SAERC, Port Hawkesbury
Sunday, October 11
We (Winnie, Pat Andre and I) arrive at the SAERC auditorium at 7:00 to see a line-up of people waiting to take their seats. At 8:00 the fire alarm goes off but no one back stage is pays much attention to it until a lady tells us to take our instruments and whatever else we need because we must evacuate the building immediately. Outside the building no one seems to know what to do next. The firetrucks arrive at 8:07 and the performers, gathered out behind the building are getting a chance to meet each other. One guy who seemed to get a kick out of the whole thing was Conrad Ivitsky from Edinburgh, who was able to crack a few jokes about the situation. One of which makes for a great story headline “Celtic women causeway for alarm”. Conrad thinks he’s punny.
After all the excitement, the show got underway with Stephanie Wills and Jackie Dunn. Stephanie started the night off by playing a march followed up by strathspeys and reels. Next it was Jackie’s turn to play the fiddle and Stephanie to sit at the keys. Jackie played a slow air with strathspeys and reels. At the end of their set the crowd gave the duo a wonderful applause.
Corrina Hewat and David Milligan both from Scotland were on next. Corrina plays the Celtic harp with such a graceful feel it is as though the strings come alive. During her time on stage Corrina not only played the harp but she also sang in beautiful voice. Accompanying her was David Milligan on piano. David has a very distinctive style of playing which adds a wonderful melodic sound to whoever he accompanies.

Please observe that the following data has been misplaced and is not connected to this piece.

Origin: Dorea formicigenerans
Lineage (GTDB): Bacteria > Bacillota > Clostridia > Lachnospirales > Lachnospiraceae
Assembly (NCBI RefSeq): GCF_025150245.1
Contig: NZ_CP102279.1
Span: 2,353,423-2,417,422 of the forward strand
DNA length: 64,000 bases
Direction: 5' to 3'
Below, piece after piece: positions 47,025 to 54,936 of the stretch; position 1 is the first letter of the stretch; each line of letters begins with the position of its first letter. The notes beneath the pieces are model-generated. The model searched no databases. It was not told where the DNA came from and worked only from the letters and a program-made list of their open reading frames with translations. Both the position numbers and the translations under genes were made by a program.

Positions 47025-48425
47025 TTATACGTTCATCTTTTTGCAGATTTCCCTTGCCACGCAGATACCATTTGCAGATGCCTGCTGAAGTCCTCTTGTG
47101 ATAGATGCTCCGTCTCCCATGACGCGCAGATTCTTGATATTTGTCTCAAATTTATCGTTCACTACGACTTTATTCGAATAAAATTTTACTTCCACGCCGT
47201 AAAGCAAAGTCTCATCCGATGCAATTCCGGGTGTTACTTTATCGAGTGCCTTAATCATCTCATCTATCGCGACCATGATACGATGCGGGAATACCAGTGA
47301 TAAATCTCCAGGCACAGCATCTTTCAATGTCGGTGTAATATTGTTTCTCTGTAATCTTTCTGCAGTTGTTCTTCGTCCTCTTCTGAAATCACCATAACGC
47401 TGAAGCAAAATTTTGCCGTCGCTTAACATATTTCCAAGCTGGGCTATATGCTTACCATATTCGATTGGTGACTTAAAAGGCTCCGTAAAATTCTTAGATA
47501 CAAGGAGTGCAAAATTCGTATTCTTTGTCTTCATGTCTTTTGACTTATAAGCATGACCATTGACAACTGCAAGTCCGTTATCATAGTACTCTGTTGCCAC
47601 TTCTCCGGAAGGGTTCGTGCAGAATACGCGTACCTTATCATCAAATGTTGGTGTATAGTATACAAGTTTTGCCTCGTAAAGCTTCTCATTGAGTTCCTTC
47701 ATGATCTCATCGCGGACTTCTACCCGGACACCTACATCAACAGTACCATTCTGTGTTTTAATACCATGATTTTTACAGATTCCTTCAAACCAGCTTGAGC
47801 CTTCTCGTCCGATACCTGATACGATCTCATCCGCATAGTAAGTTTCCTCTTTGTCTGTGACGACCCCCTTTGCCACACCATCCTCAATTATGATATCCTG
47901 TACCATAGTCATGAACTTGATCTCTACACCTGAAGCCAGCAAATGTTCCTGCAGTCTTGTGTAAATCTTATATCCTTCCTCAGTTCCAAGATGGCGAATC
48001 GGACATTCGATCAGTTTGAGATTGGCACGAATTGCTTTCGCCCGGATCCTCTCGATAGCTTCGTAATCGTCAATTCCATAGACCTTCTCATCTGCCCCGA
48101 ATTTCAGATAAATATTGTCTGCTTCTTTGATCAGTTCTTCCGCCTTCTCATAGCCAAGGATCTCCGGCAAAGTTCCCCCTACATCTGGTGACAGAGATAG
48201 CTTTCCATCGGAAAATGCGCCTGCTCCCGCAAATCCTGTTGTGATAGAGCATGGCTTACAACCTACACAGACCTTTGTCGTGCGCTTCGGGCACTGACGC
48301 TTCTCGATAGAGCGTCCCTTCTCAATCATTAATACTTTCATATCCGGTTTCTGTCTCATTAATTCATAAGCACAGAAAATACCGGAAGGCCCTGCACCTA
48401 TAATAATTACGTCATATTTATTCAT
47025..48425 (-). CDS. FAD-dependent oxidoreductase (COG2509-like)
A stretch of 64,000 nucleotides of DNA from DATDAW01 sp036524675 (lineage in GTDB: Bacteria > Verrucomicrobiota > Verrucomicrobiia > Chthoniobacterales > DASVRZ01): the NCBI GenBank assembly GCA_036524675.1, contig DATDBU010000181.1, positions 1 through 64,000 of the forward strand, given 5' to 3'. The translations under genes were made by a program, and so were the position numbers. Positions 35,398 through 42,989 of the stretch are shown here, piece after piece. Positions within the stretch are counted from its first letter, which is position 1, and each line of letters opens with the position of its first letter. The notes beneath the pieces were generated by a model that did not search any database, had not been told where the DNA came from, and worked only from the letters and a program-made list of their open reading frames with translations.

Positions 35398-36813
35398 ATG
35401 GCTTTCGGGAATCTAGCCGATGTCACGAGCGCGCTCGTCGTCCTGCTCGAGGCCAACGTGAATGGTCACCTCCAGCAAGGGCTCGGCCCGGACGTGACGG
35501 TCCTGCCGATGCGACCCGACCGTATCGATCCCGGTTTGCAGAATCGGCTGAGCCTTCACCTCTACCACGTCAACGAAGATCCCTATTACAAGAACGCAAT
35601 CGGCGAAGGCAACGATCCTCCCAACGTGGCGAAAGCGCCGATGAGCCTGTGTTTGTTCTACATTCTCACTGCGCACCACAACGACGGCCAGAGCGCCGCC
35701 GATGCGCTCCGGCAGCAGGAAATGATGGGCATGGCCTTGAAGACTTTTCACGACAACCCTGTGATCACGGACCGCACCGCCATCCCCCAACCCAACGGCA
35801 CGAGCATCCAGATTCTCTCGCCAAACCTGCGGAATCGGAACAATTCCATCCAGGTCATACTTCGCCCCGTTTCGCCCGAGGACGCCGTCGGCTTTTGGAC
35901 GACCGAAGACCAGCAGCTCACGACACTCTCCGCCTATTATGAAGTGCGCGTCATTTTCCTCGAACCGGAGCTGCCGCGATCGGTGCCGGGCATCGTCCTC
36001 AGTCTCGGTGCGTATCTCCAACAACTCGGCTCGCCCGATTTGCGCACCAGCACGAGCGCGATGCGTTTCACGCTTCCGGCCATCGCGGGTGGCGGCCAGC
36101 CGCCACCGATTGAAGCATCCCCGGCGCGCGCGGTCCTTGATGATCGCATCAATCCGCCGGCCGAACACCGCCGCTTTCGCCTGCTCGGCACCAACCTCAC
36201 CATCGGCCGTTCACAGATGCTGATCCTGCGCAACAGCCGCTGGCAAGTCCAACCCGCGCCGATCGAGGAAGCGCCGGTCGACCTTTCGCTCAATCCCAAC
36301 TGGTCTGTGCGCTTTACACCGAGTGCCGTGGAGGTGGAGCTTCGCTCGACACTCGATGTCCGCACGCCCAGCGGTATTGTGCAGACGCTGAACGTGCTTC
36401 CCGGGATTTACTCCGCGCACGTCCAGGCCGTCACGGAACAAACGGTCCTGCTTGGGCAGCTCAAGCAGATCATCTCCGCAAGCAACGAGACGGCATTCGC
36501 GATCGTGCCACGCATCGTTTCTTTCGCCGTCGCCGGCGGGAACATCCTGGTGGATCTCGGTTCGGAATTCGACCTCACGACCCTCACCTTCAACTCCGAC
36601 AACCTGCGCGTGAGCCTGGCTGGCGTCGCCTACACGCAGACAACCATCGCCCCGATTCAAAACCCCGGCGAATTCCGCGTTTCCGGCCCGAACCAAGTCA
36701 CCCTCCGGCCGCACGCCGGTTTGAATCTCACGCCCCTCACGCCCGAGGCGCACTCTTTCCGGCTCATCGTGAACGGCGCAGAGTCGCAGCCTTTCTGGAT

Margo Carruthers followed Corrina and David and was joined by Stephanie Wills and David Burke. The first song that Margo sang was Oran Dha’n Mhira or “Song For The Mira”. With Margo’s stunning voice she gave the song all the respect that it deserves. Her last selection was another one from her album Talent of the Bards, a puirt-a-beul consisting of three great reels, “Miss Wedderburn”, “Soldier’s Joy” and “The High Road to Linton”.
Winnie Chafe, Pat Chafe, Blanche Sophocleous and I were on next. Winnie got things underway with “Stella’s Trip to Kamloops” followed by two strathspeys and reels. During the second strathespey I came out to dance, much to the audience’s surprise, as I had not been introduced with the rest of the group. After that lively opener Blanche sang another song before finishing their set. Their last number started off with “O’Carolan’s Concerto” followed up by reels. During “McNabb’s Hornpipe”, Blanche put down the guitar to do a few steps for the audience before I joined her on stage. The audience must really have enjoyed this quartet as they gave us the first full standing ovation of the night.
A wonderful Gaelic singer from Scotland, Margaret Bennett was next in line to perform. She has a voice that cannot be mistaken for anyone else. It is pure and distinct and she grabbed the attention of everyone in the audience. Although Margaret was not on all that long, she left a lasting impact on all who had the opportunity to hear her that night.
The last performers of the first half were stepdancers Dawn and Helen MacDonald from New Waterford accompanied by Stephanie Wills and Jackie Dunn. Dawn and Helen are no strangers to performing on stage, they have been dancing around the island for many years now, in festivals and concerts.